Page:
Sen. Joe Lieberman is refusing to vote for a healthcare public option – even though the Connecticut Legislature passed comprehensive healthcare reform this year. But poll data suggest the Nutmeg State won't abandon Lieberman.

Senator Joe Lieberman (I-CT) walks through the US Capitol subway after meetings about the health care reform bill that is currently being debated in the Senate on Capitol Hill in Washington, Tuesday.


Let the Golden Globes (and etc.) bad-mouthing begin!

I love awards season because my e-mail box gets jammed with negative campaigning about all the Academy Awards hopefuls. Such holiday cheer is out here! Over the years, I’ve reported on the studio bad-mouthing of heavyweight Saving Private Ryan to better the Oscar chances of lightweight Shakespeare in Love. And the planting of “He’s an anti-Semite” allegations against the schizo Princeton professor who was the subject of biopic A Beautiful Mind. And more recently, the efforts to scuttle Blood Diamond and Slumdog Millionaire’s chances because of unfounded charges that filmmakers had exploited locals.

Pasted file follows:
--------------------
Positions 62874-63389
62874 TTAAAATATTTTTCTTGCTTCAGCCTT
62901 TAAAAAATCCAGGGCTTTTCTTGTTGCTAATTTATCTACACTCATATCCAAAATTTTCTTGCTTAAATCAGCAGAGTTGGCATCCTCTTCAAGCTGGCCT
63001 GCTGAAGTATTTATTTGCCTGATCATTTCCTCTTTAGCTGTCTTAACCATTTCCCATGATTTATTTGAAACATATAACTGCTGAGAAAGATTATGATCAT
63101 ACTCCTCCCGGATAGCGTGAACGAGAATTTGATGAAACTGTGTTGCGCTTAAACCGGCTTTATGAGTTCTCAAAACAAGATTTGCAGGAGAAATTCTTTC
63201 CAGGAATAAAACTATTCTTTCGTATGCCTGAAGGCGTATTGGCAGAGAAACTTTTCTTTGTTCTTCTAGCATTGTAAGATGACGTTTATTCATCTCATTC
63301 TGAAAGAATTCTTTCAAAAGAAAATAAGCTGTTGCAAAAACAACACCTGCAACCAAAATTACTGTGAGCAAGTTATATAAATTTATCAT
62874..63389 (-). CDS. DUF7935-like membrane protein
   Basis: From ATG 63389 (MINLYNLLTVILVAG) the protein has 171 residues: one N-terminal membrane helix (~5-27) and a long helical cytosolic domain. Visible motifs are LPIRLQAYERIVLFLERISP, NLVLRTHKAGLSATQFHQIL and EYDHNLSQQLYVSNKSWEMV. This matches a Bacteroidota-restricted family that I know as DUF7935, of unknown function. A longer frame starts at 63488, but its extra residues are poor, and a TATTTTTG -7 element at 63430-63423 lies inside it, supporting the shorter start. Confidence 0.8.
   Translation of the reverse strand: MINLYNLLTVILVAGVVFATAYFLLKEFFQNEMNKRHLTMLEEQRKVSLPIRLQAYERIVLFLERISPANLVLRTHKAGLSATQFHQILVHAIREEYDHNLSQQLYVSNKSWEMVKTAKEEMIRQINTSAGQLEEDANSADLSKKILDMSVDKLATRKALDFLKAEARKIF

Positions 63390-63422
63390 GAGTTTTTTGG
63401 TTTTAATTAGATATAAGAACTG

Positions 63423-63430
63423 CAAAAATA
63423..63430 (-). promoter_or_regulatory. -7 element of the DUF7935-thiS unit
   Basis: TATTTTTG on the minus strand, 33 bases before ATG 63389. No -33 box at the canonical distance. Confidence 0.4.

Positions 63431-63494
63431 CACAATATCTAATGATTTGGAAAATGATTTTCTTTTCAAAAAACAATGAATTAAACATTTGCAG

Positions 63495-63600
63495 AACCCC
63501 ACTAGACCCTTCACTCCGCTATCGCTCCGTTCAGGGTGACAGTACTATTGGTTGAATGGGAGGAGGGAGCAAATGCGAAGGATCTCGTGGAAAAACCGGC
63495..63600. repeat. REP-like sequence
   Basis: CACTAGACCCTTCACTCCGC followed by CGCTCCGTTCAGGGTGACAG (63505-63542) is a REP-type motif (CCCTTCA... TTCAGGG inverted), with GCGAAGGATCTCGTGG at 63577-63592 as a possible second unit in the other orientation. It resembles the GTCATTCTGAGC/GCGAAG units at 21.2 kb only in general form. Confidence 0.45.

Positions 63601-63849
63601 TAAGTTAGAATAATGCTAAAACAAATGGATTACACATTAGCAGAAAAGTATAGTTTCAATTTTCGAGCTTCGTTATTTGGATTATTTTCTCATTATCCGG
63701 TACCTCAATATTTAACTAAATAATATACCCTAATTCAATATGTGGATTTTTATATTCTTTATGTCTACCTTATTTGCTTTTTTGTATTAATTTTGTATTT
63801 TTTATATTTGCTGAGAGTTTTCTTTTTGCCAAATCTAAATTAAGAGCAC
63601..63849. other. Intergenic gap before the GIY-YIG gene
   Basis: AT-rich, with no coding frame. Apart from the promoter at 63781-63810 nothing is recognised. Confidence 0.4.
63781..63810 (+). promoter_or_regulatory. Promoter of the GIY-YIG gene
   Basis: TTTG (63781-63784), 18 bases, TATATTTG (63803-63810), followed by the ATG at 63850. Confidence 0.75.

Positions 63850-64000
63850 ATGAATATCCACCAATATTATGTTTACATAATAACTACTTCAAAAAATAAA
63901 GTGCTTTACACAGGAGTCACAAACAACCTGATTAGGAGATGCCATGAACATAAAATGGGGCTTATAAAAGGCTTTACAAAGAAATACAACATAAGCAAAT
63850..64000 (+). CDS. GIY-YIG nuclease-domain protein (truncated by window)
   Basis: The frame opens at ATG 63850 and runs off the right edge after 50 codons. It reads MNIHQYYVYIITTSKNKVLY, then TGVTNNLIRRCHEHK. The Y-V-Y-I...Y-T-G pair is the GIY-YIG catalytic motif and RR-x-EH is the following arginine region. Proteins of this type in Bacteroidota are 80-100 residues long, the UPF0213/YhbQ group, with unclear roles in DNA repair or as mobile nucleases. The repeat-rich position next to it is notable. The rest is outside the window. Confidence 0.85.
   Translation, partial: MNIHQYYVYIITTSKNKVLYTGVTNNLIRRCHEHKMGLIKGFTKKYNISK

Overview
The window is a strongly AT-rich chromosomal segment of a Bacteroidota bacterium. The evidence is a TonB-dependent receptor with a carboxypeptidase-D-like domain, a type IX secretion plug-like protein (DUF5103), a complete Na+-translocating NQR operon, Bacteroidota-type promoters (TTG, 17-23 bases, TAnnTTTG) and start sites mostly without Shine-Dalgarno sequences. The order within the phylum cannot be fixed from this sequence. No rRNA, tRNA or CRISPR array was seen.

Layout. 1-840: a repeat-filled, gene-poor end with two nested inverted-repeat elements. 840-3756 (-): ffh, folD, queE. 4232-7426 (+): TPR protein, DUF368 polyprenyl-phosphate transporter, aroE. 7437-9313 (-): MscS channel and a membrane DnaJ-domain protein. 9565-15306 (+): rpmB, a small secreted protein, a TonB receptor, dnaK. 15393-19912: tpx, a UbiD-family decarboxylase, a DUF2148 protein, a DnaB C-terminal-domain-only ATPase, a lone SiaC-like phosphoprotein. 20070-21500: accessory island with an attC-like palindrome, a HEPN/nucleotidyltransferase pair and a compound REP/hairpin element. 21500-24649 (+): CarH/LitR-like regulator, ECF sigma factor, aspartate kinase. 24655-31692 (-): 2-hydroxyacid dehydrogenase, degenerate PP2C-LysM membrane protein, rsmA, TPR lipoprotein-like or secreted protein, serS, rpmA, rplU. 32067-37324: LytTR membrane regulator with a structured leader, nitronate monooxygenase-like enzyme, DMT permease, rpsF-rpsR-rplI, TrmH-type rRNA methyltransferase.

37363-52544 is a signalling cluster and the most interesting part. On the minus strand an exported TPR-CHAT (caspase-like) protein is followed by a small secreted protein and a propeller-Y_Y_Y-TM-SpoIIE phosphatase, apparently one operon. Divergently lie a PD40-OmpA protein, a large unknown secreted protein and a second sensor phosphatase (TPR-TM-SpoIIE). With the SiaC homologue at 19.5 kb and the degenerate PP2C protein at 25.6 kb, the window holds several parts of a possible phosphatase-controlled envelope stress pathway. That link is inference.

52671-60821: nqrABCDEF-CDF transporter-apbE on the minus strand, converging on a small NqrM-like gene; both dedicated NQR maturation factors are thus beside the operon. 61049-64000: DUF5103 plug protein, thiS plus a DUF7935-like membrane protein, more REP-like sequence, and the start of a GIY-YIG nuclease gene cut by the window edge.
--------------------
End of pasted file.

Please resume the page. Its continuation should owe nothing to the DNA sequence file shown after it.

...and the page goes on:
So it shouldn’t surprise anyone that this race is already turning nasty, nasty, nasty ...

First, I keep hearing from studio execs what little money The Hurt Locker has made, and how that should prevent it from winning Best Picture. This falls under the bad-mouthing category known as “Oscar voters don’t want to look out of touch with moviegoers” — especially when it involves a small runner looking more and more like this season’s front-runner.

Size does matter when it comes to box office, but that’s something Academy of Motion Picture Arts & Sciences members ignore with ridiculous regularity. Sometimes it seems they purposely vote for the little-known pics just to fuck with Hollywood’s head. For the record, Summit Entertainment’s drama hasn’t made much money since its release June 26: domestic $12,671,105 as of mid-December, foreign $3,436,487, worldwide $16,107,592. But if you’ve seen it, you know it’s very much an Oscar-worthy film.